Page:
US stock market daily report (January 06, 2014, Monday)
January 7, 2014, Tuesday, 07:28 GMT | 02:28 EST | 12:58 IST | 15:28 SGT
On the Comex division of the New York Mercantile Exchange Monday, February gold futures sank by $30 on a trade of nearly 4,200 contracts around 10:14 am ET, triggering a 10-second trading halt. Gold market watchers blamed the move on everything from a “fat finger” to trader liquidation to price manipulation. Gold price fell from around $1,245 to around $1,215 an ounce. Time will tell whether the U.S. Commodity Futures Trading Commission and exchange will investigate and try to actually enforce its regulations.
JPMorgan to Pay Up on Hand in Madoff Ponzi Scheme
Red flags revealed in a recent civil suit against JPMorgan Chase & Co. (JPM-NYSE) included a 2008 memo which was sent shortly before Madoff's arrest - that he could be running a Ponzi scheme. Former JPMorgan client relationship manager Richard Cassa testified that he previously supervised Madoff's account but had little knowledge about the investment advisory business and that there were "probably tens of millions" of dollars in Madoff's account during his tenure.
As early as Tuesday, JPM is expected to pay nearly $2 billion in civil and criminal settlements to settle government suspicions that the global bank ignored signs of Bernard Madoff's massive Ponzi scheme. Madoff kept his main checking account with the New York-based JPMorgan for decades and is now serving a 150-year prison term after pleading guilty to fraud and other charges in March 2009, without standing trial. Currently in Manhattan Federal court, five former Madoff employees are on trial for knowingly participated in the Ponzi scheme however, they have plead not guilty saying they were hoodwinked by their ex-boss.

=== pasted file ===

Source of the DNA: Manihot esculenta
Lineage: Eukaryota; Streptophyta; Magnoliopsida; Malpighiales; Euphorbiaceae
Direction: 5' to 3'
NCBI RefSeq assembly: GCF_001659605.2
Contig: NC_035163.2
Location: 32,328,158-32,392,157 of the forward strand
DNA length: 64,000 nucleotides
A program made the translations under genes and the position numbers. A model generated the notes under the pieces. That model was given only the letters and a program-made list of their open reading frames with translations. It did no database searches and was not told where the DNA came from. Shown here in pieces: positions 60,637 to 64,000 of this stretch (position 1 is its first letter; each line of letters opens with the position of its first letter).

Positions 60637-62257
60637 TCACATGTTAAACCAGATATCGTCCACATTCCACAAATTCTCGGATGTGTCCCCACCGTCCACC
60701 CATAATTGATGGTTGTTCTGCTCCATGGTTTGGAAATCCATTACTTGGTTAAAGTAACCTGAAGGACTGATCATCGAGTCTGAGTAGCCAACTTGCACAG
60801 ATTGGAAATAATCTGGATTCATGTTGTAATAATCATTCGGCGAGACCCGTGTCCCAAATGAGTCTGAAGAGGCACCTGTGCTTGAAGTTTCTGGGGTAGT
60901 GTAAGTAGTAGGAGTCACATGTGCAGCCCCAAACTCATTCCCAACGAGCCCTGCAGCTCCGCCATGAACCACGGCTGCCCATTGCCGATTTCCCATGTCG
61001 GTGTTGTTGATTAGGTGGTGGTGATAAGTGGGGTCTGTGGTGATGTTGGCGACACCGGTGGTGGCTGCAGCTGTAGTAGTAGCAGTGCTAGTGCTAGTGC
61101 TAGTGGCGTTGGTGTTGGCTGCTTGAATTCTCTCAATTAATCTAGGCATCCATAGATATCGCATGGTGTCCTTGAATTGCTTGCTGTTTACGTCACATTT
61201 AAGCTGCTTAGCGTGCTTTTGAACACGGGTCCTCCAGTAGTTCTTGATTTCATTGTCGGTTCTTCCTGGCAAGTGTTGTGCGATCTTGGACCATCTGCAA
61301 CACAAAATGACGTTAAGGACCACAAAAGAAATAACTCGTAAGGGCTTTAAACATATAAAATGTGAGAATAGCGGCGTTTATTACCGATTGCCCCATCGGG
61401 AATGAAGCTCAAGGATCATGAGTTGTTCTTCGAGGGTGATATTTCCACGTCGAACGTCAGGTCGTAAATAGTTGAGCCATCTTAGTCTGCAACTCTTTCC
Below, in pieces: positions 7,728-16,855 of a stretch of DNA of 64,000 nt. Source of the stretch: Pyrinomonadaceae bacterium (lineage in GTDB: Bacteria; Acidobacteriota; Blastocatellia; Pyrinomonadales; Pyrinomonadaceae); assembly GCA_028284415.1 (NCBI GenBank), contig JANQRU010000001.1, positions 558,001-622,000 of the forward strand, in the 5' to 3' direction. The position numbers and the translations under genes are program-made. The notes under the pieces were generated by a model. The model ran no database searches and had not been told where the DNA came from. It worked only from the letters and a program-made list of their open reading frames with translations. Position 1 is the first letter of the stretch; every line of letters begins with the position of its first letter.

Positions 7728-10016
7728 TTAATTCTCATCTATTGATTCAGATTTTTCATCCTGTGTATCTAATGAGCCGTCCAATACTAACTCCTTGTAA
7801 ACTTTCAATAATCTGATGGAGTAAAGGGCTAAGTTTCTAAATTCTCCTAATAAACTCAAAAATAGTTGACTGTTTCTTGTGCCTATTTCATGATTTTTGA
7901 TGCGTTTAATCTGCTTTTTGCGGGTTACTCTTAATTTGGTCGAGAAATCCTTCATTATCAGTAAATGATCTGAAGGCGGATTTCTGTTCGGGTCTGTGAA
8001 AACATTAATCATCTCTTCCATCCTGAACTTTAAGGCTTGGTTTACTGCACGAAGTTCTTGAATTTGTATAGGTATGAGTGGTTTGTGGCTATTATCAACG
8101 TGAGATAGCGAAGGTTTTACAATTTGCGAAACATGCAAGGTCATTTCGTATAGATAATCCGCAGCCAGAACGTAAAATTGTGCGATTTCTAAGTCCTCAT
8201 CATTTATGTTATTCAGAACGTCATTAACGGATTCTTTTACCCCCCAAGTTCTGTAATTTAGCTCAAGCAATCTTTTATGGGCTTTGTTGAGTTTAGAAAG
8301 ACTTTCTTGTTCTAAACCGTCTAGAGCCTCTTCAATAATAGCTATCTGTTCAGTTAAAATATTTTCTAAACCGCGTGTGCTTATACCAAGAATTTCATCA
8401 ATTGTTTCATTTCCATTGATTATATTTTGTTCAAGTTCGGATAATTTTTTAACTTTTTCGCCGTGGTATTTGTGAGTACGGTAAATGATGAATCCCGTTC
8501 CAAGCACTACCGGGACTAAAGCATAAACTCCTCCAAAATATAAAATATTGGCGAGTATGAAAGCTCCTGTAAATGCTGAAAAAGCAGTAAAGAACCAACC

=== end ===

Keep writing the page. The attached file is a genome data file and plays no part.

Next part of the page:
While authorities aren't likely to single out any one person at JPMorgan for blame, federal regulations do require banks to report suspicious activity, by their account holders. Including this settlement and over the past 12 months, JPM has paid $20 billion to settle government investigations. New York U.S. Attorney's office, U.S. Treasury Department and Office of Comptroller of the Currency is working with JPM on payment arrangements. The pending settlements are expected to include a deferred-prosecution agreement that would require JPMorgan to acknowledge the findings of federal investigations and beef up the bank's internal monitoring procedures. JPM's involvement with legal issues revolving around Madoff won't end with this settlement.
Court-appointed trustee Irving Picard is trying to recover funds from the Madoff fraud for investors. Picard filed a petition in the U.S. Supreme Court, seeking authorization to pursue financial recovery from JPMorgan and several other banks. Madoff trustee has several U.S. Bankruptcy Court actions pending against JPMorgan as well as other banks collectively involving an estimated $4 billion in recovery claims. Amanda Remus, a spokeswoman for Picard said Monday any agreement between JPMorgan and Department of Justice "would be independent" of the trustee's claims against the bank.
Madoff's Ponzi scheme bilked investors out of over $17 billion. The bulk of the expected financial settlement is expected to go toward helping repay the thousands of investors, celebrities, charities and others. To date nearly $11.9 billion of the total amount, has been recovered.